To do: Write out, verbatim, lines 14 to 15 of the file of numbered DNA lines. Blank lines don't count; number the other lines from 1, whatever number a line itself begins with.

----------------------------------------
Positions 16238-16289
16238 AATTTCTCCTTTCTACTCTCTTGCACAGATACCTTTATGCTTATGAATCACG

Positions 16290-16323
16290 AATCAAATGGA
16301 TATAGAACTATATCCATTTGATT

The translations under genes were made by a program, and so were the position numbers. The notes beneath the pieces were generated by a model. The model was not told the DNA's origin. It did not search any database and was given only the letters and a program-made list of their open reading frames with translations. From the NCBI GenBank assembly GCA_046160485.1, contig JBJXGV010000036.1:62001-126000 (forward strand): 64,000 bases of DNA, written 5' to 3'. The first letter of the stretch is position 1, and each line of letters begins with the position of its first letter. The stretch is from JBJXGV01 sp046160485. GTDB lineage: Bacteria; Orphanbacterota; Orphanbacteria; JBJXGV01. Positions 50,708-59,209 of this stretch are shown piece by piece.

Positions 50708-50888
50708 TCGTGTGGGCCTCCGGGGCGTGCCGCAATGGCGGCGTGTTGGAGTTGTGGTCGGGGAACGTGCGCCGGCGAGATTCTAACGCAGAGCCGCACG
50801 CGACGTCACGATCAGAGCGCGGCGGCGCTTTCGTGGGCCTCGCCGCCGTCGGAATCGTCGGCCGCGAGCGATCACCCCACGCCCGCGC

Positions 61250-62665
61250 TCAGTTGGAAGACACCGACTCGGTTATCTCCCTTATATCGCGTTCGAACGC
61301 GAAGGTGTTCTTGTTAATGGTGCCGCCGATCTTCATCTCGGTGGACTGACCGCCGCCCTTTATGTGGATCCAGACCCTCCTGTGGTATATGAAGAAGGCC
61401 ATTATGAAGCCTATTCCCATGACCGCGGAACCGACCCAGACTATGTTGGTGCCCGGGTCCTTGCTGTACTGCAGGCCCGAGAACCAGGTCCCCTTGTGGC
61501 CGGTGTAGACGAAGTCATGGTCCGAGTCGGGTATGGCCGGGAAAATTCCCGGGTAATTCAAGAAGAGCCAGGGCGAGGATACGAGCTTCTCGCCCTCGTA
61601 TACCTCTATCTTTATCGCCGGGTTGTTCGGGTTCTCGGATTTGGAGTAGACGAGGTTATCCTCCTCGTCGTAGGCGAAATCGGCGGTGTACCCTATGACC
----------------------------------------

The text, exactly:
61501 CGGTGTAGACGAAGTCATGGTCCGAGTCGGGTATGGCCGGGAAAATTCCCGGGTAATTCAAGAAGAGCCAGGGCGAGGATACGAGCTTCTCGCCCTCGTA
61601 TACCTCTATCTTTATCGCCGGGTTGTTCGGGTTCTCGGATTTGGAGTAGACGAGGTTATCCTCCTCGTCGTAGGCGAAATCGGCGGTGTACCCTATGACC